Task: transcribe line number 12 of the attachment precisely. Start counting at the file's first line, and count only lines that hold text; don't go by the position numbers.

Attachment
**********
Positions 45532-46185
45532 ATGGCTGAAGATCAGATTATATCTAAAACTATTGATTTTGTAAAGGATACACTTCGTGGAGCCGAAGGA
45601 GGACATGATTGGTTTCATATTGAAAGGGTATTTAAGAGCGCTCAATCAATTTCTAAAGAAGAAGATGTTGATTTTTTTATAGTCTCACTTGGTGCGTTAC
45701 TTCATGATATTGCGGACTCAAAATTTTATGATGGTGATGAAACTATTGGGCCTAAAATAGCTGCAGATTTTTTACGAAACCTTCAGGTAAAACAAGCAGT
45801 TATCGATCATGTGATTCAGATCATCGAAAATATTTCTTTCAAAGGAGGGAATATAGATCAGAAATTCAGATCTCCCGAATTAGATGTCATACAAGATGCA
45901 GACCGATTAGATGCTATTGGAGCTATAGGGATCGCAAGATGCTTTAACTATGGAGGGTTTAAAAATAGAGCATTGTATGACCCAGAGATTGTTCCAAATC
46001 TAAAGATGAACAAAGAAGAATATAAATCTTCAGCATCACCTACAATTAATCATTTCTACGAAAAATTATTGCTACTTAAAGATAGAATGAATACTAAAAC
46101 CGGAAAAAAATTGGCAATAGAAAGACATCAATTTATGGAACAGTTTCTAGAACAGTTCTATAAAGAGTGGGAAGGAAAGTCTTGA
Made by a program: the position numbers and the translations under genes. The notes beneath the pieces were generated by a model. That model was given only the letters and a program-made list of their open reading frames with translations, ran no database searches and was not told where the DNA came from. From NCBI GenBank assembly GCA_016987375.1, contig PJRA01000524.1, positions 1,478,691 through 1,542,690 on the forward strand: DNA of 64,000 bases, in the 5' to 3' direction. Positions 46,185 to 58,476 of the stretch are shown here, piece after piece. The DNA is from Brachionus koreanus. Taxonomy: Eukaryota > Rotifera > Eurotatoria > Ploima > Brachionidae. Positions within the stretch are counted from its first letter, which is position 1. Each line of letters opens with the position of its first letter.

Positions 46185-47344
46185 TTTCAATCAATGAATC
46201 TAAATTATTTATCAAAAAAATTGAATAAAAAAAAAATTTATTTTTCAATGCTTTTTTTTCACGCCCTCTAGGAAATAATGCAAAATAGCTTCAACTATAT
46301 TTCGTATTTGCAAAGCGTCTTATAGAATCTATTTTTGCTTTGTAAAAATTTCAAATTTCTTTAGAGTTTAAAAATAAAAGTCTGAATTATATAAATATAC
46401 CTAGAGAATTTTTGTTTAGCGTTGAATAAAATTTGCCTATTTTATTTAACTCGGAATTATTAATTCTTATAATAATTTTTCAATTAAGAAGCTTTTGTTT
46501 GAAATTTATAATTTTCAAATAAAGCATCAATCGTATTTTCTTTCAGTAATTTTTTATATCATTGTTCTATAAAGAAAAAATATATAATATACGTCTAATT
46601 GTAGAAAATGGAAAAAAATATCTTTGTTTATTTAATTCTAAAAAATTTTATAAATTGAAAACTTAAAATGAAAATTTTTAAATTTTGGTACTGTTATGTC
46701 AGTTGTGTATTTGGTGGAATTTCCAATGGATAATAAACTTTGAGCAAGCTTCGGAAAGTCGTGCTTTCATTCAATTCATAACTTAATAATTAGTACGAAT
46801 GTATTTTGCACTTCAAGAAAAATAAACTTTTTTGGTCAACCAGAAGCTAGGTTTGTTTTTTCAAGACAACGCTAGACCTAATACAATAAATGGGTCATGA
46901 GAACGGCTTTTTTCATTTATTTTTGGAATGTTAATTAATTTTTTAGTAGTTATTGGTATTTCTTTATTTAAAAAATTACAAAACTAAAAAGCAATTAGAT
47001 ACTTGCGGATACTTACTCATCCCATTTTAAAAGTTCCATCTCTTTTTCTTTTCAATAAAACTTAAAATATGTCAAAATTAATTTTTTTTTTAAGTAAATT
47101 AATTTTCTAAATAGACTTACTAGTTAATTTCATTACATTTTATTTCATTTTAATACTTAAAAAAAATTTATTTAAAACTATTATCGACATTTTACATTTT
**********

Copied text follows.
46201 TAAATTATTTATCAAAAAAATTGAATAAAAAAAAAATTTATTTTTCAATGCTTTTTTTTCACGCCCTCTAGGAAATAATGCAAAATAGCTTCAACTATAT